Poland Thoughts, by Sherry Wilson
Traveling from Spain to Poland was a journey, and I could sense the students’ excitement growing as we switched from bus, plane, plane, and then finally our last bus. We were almost in Poland, on the verge of crossing the German border, and then I began to hear whispers from the students. Their excitement was turning into nervousness, and they began to worry about the details of their week in Poland. Earlier they were clapping every thirty minutes to celebrate their traveling, but now they whispered questions to each other, ”How should I greet them? A hug? Two kisses?” I told the students not to be nervous, but deep down I was nervous for them. While the students may only see me as their teacher, I am not too far removed from their roles. I’m a native New Yorker, and I’ve been living in Spain for the last two months. Six months ago I was a student just like them, and two months ago I made the dramatic change of moving to Spain. While the students worried about speaking English in Poland with their Polish families and partners, I was also worried for them. This was a complete immersion in the English language for a full week, and communicating in a foreign language is HARD. I am only a few years older than my students and I struggle with the language barrier in Spain. I had never been to Poland, I don’t know anybody who had ever been to Poland, nor did I know any words in Polish, but I was excited for a new adventure courtesy of my time in Spain.
While I was excited to spend a week in Poland, I was more interested in seeing my students utilize their English skills. As I listened to my students voice their worries out loud, I thought about how proud of them I was. The students worried about their English skills, but I was merely happy that they were so willing to step outside of their comfort zones. To be honest, I was almost in awe of these young teenagers so willing to adapt to new changes. I wish I had taken an opportunity like this when I was their age. Americans like me aren't often given opportunities to travel to other countries in order to learn about different cultures and their traditions. As a teacher, it made me quite proud to see my students adapting to Polish culture, but also making the effort to work with other students in English. While there are many differences between Basque and Polish culture, the Comenius project is an great method of bringing cultures and countries closer, especially for young students.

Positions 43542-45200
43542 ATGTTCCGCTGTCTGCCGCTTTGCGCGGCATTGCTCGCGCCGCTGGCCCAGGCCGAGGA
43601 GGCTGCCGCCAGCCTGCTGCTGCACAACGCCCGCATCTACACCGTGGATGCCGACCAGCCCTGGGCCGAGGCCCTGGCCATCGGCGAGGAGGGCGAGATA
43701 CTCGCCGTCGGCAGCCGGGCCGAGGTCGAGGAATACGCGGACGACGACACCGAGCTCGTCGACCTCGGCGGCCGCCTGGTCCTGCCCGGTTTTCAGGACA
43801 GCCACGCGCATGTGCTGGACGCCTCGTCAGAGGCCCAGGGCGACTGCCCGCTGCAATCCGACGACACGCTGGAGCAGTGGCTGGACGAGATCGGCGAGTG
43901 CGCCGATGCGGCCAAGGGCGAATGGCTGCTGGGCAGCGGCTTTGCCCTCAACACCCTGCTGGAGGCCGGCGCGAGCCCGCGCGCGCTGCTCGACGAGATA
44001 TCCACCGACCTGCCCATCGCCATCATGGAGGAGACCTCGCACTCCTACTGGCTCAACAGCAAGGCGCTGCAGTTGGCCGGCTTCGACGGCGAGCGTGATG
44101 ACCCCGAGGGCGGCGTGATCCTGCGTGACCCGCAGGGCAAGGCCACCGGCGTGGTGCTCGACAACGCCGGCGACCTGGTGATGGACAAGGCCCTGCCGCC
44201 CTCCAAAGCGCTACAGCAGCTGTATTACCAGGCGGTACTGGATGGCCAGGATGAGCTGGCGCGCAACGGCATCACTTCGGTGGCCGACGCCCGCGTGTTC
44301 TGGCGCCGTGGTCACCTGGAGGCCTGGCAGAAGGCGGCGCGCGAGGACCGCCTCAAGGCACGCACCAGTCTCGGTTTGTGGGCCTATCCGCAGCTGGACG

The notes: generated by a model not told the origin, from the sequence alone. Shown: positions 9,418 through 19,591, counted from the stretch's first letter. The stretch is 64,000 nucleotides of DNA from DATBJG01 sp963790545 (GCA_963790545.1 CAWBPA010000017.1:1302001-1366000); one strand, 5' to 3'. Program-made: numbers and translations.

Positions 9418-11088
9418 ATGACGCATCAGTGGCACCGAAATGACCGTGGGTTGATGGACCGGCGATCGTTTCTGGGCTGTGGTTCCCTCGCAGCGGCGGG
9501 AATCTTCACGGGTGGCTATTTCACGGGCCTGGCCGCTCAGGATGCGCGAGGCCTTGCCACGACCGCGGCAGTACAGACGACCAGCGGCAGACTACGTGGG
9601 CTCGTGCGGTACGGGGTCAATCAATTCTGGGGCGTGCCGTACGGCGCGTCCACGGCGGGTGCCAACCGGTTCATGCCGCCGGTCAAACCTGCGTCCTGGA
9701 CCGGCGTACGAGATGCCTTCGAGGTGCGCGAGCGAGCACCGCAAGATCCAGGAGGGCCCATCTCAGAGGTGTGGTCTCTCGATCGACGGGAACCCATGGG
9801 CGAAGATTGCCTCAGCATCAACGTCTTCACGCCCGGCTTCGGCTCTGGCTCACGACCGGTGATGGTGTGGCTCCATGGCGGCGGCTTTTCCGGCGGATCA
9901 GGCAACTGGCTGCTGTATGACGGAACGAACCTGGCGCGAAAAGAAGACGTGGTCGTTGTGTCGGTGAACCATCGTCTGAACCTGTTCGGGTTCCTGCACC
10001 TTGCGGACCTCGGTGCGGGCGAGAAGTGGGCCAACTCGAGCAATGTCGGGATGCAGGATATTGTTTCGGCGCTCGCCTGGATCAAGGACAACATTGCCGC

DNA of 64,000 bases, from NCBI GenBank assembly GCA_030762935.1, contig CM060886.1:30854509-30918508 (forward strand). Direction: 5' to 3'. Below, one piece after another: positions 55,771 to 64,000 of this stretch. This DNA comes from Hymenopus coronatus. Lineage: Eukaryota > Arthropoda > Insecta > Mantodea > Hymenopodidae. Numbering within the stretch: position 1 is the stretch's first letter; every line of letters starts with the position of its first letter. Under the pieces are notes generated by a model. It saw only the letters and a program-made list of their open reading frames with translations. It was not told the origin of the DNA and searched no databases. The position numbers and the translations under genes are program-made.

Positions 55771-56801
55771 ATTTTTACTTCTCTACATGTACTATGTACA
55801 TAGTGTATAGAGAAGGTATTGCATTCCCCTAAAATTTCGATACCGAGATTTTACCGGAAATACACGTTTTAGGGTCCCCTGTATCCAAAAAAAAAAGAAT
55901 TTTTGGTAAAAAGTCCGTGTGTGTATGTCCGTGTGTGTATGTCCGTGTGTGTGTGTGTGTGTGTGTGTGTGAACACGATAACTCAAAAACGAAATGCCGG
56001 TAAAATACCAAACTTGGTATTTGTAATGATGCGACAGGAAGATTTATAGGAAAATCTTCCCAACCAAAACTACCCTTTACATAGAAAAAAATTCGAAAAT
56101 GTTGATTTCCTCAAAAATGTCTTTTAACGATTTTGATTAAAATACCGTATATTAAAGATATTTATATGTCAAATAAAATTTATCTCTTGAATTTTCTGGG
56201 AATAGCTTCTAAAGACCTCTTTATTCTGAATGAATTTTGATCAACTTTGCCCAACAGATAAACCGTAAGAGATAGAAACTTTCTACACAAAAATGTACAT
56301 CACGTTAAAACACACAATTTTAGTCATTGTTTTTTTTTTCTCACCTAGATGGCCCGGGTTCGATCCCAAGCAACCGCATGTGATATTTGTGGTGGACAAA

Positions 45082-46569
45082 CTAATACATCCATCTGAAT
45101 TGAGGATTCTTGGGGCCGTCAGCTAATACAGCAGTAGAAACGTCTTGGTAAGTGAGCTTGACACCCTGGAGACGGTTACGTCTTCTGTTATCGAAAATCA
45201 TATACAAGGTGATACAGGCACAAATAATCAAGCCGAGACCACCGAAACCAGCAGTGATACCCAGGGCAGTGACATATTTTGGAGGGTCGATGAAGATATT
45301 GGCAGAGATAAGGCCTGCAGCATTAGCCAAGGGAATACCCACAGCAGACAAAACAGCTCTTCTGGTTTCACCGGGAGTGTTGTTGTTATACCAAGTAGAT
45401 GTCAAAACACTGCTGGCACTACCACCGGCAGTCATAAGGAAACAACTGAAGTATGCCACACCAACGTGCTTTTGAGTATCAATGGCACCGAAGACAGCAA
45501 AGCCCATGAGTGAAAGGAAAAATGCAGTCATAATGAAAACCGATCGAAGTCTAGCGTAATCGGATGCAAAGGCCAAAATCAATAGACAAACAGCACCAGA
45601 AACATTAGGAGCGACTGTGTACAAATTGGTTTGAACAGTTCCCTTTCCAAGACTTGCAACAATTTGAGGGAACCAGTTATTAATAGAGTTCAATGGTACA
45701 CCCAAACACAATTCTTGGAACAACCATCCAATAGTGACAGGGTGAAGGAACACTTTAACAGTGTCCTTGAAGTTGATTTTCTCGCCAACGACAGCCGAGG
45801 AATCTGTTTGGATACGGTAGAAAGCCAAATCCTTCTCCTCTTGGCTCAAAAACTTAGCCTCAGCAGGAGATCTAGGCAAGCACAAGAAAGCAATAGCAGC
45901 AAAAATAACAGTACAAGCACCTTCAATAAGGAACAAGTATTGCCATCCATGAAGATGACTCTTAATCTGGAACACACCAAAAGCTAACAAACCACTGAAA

Views and Experiences in Września (Poland) with Comenius
My favorite part of my trip to Poland were the people I met. I was able to work closely with all of the students -Polish and Basque- and I was proud to see them adjusting so well to new changes and a new environment. Spending a week in Poland showed me how much we can learn from each other´s cultures, but also what we can learn from our students and their open mindedness to change and new cultures.